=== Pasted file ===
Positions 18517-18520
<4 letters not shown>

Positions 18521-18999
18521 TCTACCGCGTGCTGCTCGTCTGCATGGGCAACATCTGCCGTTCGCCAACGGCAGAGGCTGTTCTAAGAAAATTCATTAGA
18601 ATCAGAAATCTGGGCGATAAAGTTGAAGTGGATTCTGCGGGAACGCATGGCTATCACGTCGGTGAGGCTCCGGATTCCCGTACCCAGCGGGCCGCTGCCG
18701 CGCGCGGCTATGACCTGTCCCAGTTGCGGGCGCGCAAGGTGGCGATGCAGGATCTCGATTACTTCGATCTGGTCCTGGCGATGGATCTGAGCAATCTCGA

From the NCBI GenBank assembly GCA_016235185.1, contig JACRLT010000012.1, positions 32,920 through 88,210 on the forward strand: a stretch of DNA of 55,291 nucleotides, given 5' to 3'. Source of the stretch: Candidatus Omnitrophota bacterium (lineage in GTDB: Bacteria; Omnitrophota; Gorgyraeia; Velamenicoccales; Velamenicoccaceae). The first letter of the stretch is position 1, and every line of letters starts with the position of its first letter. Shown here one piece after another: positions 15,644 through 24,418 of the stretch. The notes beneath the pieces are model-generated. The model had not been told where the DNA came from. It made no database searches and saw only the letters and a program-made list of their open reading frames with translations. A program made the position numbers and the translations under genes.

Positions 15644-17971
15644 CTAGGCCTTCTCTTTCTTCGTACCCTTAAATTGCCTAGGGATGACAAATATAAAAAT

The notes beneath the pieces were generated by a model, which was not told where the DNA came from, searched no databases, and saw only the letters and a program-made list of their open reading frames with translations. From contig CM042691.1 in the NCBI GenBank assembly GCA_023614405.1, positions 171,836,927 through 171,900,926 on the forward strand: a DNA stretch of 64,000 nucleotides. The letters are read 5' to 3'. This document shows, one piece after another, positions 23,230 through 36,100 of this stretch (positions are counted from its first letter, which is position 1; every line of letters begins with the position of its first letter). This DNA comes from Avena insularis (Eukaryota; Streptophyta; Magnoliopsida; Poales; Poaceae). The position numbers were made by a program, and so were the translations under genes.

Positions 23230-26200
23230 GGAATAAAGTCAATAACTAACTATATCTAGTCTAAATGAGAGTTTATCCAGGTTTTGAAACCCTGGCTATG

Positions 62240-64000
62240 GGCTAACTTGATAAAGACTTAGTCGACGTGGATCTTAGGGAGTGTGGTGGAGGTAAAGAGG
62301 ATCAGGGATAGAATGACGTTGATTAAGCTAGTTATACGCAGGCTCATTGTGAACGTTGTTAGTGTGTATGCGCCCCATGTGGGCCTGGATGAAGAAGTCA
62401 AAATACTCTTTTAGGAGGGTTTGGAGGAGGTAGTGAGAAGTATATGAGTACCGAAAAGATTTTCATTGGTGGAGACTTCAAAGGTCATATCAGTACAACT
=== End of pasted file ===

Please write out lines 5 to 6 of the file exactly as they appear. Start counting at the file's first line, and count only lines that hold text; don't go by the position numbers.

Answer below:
18601 ATCAGAAATCTGGGCGATAAAGTTGAAGTGGATTCTGCGGGAACGCATGGCTATCACGTCGGTGAGGCTCCGGATTCCCGTACCCAGCGGGCCGCTGCCG
18701 CGCGCGGCTATGACCTGTCCCAGTTGCGGGCGCGCAAGGTGGCGATGCAGGATCTCGATTACTTCGATCTGGTCCTGGCGATGGATCTGAGCAATCTCGA